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Web-based application platforms open up a new world for the software entrepreneur to conquer

Director of Academics, Devendra Pathak had a problem. Every year, hundreds of students would apply at his college, the Delhi Business School and he had to struggle to keep up with the recruitment process.

We are mainly targeting the Rs 10 or 50 crore companies.

Srikant Rao
President and CEO,
Affordable Business Solutions

“We get applications from all corners of the country,” says he, “I had to call up the heads of each department to find out what was happening. Each department would then send their information separately. Every time I wanted an update, this had to be repeated.”

Pathak, therefore, looked for a software to help him manage recruitment at the 700-student institute. “Quite a few companies made presentations. But most wanted us to buy a whole package that contained a lot of things we did not need. However, we found one vendor who offered to give us only what we wanted. As a result, the price they offered was also very competitive compared to the others,” Pathak says.

a2zApplications, the company that Pathak chose, is a good example of how a new generation of software companies is rewriting the rules of the software industry.

a2z, like a few others in the business offers software on rent. So, instead of buying the products at one go, you pay a fixed ‘rent’ for using it. Besides, you don’t have to take the entire product on rent, only the parts you need. In Pathak’s case, for example, companies were offering to sell him an entire enterprise resource planning or ERP software whereas he just wanted something to keep track of the admissions process.-

“Our basic ERP offering starts from Rs 25,000 per month, for three users. If you were to buy and install it on your premises, you would have to shell out Rs 10 to 15 lacs immediately. Besides, you would also need to hire an ERP professional to manage the application,” points out Srikant Rao, President and CEO of Bangalore-based Affordable Business Solutions (ABS). Interestingly, Srikant competes directly with Microsoft’s business of selling such software by renting out the same software ‘in bits and pieces’. The Microsoft ERP software that Srikant ‘rents out’ is the same product that its maker sells for the full price.

It is still early days in the business. From a vendor perspective, Indian companies are yet to make themselves heard, examples like a2z notwithstanding. Indian SaaS companies are few and far between. Even global biggies like the customer relationship management service vendor salesforce.com first looked at India out of necessity rather than choice.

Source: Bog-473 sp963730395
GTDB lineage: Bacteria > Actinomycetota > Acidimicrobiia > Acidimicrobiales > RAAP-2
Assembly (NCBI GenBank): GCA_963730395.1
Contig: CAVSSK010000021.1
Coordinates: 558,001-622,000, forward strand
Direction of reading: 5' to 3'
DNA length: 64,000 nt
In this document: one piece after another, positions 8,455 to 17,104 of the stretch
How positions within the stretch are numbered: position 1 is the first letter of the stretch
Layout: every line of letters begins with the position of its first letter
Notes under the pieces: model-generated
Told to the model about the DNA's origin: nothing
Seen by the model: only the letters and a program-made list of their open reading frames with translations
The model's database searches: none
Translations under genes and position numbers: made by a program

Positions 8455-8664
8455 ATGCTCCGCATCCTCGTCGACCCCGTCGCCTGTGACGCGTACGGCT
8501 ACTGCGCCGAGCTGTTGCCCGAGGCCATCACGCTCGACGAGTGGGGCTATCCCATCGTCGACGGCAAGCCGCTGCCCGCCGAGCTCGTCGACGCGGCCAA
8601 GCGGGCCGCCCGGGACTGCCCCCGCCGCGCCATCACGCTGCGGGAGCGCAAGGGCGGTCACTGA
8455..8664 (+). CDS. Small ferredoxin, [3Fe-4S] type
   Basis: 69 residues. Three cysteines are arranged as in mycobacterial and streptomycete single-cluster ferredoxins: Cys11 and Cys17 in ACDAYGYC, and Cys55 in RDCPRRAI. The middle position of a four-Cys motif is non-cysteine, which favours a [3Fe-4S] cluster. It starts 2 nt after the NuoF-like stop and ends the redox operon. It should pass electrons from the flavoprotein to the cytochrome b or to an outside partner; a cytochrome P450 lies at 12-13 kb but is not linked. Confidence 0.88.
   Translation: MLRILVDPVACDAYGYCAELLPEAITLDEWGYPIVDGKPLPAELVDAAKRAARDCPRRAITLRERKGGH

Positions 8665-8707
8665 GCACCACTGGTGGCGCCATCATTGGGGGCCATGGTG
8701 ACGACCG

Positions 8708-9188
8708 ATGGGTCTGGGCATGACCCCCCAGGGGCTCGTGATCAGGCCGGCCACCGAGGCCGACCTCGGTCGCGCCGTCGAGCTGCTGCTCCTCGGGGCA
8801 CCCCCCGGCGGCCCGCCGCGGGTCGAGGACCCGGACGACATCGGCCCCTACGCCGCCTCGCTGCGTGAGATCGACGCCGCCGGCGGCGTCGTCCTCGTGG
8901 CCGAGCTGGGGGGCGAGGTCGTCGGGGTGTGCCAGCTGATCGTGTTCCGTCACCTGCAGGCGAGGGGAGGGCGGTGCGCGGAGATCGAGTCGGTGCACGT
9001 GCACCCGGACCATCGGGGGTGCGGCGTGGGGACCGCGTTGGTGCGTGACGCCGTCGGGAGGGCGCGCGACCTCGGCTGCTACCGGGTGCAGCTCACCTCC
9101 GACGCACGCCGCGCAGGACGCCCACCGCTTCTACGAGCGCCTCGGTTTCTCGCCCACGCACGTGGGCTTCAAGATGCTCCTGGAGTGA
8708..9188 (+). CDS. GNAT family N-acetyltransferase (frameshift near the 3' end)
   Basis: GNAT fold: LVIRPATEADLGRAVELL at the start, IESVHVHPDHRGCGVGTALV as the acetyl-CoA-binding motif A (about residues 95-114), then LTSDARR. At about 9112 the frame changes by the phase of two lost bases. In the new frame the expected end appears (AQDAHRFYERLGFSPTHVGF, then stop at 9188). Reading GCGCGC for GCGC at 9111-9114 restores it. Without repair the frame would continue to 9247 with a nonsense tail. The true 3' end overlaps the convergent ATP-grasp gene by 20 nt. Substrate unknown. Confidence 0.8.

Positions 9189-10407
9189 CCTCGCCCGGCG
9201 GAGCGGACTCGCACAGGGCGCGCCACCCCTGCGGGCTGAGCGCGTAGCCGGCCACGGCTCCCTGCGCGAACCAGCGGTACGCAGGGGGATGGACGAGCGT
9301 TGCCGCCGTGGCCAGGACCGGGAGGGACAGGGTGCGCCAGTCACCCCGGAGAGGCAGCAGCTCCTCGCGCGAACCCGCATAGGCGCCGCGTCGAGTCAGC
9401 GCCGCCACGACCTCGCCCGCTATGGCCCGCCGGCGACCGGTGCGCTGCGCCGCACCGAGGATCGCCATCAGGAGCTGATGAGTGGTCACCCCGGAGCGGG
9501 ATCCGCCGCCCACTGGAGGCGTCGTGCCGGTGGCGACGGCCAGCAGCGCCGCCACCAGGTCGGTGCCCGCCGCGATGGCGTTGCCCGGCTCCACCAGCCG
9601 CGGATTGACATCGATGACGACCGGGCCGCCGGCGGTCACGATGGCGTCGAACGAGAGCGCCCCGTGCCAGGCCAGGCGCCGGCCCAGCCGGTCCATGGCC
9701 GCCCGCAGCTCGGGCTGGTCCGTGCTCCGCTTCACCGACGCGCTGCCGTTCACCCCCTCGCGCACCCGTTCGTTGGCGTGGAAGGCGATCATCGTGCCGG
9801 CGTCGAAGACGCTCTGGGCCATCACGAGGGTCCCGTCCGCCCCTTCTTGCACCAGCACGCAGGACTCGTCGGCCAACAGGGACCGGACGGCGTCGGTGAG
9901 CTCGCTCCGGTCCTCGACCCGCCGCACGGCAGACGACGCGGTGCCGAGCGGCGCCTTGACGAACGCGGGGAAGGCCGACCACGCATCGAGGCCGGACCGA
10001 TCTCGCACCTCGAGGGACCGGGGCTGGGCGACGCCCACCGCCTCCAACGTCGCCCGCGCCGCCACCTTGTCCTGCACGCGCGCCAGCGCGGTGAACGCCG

The challenge for us platform developers is to maintain this balance between ease of development and power.

Kantanu Kundu
CEO, a2zApplications

“We first looked at India because a lot of our customers from the US also had offices in India,” says Aaron Katz, VP with salesforce.com, which has 47,000 companies worldwide as its customers. “Now, we are processing about 1000 leads a month in the country.”

Hard numbers are difficult to come by in this nascent industry. According to market research firm Springboard Research, the SaaS market in India is growing at an average rate of 77% and will reach $ 165 million (Rs 700 crore) by 2010. By that time, the Asian market will have expanded to around $ 1.16 billion (Rs 5,000 crore), comprising 15% of the total enterprise software market.

Those in the business see an even more significant impact. “Right now, people talk of the SaaS wave,” says Srikant of ABS, “but by the end of three years, 60 to 70 percent of all enterprise software sold would be as service, not as a product.”

Kiran Datar, MD of WebEx, which provides on demand, web based video-conferencing services says. “Earlier, we used to look at IT as a cost. The CIO’s department was a cost centre. Today, he has become more important. He has become a business enabler, a revenue enabler. From being just a necessity, he is now a key player in ensuring the organization’s competitiveness,” he points out.

Bottom fishing
The early adopters of the technology so far have been the small businesses, typically those who have not already invested in buying software. And it’s very early days yet.